Tuesday, March 06, 2012

What Is the Link between Drugs and Autism?

What Is the Link between Drugs and Autism?

In the first study of its kind, researchers have discovered a link between SSRI (selective serotonin reuptake inhibitor) antidepressants and autism. If a pregnant mother uses an antidepressant drug such as Paxil, Zoloft, Celexa, Lexapro, or Prozac, especially during the first trimester, the child is more likely to develop an autism spectrum disorder.

SSRI antidepressants are prescribed to treat depression and anxiety in adults, by increasing levels of serotonin in the brain. Evidence suggests that the use of an SSRI antidepressant during pregnancy may affect the unborn child’s development and ability to process and maintain proper levels of serotonin in the brain. Children with an autism spectrum disorder often have difficulty regulating and maintaining levels of serotonin in the brain. The following drugs have been linked to autism spectrum disorder:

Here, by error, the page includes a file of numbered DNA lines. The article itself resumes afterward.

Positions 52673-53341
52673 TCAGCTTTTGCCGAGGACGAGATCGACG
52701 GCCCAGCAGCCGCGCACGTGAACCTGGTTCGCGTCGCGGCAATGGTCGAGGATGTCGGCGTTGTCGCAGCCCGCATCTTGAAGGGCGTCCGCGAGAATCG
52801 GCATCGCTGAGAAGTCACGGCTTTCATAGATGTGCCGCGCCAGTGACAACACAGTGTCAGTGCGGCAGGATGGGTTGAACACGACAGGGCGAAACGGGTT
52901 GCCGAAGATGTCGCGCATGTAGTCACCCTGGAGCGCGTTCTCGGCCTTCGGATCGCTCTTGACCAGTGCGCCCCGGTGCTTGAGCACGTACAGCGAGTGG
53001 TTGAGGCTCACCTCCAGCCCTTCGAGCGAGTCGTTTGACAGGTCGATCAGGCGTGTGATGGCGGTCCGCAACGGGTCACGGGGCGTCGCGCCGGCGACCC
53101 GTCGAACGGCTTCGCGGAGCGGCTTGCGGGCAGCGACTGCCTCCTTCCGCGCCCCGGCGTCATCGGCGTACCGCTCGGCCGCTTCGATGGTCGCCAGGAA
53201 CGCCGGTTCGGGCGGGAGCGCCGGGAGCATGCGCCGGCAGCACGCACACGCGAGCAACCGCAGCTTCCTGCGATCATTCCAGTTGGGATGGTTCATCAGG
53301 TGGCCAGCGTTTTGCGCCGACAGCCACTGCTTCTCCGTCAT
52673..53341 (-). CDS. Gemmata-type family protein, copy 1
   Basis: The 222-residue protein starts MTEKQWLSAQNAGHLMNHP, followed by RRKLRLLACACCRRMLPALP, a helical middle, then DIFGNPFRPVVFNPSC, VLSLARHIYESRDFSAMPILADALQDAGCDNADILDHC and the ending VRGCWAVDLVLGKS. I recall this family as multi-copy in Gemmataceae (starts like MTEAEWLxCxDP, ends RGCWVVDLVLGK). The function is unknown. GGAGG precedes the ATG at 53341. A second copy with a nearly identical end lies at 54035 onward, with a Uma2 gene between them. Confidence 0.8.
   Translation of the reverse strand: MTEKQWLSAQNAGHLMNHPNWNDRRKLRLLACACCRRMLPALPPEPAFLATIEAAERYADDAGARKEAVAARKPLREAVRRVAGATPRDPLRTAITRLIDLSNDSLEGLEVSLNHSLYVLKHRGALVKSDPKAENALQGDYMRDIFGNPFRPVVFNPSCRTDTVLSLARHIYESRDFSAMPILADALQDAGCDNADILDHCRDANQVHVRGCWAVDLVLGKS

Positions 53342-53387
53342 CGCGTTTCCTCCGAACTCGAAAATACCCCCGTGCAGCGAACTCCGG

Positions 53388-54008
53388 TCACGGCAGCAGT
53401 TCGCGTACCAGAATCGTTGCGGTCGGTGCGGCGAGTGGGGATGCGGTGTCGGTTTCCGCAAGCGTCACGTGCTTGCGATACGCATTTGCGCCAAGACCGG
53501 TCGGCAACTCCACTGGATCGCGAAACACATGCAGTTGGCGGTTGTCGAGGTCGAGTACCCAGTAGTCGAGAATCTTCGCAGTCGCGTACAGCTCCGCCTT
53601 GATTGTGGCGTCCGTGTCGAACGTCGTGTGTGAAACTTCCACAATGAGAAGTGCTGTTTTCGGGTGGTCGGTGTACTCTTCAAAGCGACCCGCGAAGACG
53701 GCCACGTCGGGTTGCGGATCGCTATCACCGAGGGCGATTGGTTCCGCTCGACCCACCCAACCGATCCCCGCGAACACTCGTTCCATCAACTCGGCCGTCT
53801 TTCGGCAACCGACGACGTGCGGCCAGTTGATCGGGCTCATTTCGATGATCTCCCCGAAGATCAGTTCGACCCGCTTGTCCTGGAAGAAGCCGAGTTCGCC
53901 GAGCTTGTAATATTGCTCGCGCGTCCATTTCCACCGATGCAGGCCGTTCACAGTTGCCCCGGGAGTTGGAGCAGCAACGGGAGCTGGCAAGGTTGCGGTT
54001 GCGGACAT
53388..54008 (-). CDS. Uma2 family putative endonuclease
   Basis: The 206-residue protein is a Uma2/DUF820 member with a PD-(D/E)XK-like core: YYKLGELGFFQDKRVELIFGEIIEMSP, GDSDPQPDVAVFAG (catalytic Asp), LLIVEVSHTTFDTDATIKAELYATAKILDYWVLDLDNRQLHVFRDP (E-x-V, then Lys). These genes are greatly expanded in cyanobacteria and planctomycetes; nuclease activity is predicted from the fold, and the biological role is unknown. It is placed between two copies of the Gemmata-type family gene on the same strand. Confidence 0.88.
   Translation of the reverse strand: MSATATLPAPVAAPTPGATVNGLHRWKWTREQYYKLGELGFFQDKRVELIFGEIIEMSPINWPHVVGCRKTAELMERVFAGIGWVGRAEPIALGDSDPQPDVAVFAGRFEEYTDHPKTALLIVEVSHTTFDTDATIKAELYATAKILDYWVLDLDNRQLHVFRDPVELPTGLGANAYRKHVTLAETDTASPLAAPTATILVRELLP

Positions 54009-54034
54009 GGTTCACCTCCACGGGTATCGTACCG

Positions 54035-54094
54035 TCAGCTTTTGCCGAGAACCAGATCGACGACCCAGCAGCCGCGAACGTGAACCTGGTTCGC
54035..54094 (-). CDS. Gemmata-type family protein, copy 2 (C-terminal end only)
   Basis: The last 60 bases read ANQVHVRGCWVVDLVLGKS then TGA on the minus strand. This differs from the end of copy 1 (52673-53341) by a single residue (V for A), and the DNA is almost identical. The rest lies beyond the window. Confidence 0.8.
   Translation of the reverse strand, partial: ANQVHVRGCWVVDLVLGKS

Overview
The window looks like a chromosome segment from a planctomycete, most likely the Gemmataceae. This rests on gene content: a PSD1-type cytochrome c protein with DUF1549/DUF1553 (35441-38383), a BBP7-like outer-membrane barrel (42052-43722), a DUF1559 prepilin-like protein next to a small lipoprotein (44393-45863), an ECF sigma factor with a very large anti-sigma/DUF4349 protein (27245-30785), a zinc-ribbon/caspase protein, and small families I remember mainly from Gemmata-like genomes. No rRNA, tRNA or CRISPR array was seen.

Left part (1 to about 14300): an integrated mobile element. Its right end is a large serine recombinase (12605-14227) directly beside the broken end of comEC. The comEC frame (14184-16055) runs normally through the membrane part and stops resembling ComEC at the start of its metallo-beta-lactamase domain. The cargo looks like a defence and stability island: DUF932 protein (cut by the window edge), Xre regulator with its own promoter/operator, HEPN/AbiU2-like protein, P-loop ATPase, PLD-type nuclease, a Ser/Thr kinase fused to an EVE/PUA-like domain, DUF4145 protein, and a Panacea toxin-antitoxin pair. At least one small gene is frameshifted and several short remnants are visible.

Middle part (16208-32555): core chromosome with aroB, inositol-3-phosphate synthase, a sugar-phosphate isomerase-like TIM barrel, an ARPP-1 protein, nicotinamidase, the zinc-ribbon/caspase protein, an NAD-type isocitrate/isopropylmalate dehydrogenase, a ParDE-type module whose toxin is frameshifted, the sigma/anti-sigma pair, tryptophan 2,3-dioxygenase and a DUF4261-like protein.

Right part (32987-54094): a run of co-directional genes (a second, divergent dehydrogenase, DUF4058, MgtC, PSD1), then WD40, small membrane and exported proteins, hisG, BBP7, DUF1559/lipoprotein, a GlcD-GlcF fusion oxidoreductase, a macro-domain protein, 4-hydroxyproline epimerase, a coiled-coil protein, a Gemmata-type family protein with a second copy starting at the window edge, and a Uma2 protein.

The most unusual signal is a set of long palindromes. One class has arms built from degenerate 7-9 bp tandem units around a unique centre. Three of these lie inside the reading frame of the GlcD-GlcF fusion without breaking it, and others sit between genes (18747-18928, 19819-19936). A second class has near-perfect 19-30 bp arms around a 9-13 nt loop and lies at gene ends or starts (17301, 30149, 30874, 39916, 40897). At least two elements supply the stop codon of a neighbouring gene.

The study, released in July 2011, found that after taking other autism risk factors into account, children who were exposed to SSRI antidepressants in utero were twice as likely to develop an autism spectrum disorder, and children who were exposed to SSRI antidepressants during the first trimester were four times as likely to develop an autism spectrum disorder.

Autism spectrum disorders affect 1 in 110 children in the US and 1 in 70 boys. It is the fastest growing serious developmental disease in the United States, and there is no cure. Autism spectrum disorders (ASD) include the following disorders:

  • Autism: a neural development disorder marked by impaired social interaction, impaired communication, restricted interests, and repetitive behavior.

  • Asperger syndrome: Most similar to classic autism, except without the delay in language development.

  • Pervasive Developments Disorder Not Otherwise Specified (PDD-NOS): a developmental disorder that does not meet the criteria for autism or Asperger’s syndrome.

  • Rett Syndrome & Childhood Disintegrative Disorder: Other developmental disorders that sometimes fall within the autism spectrum.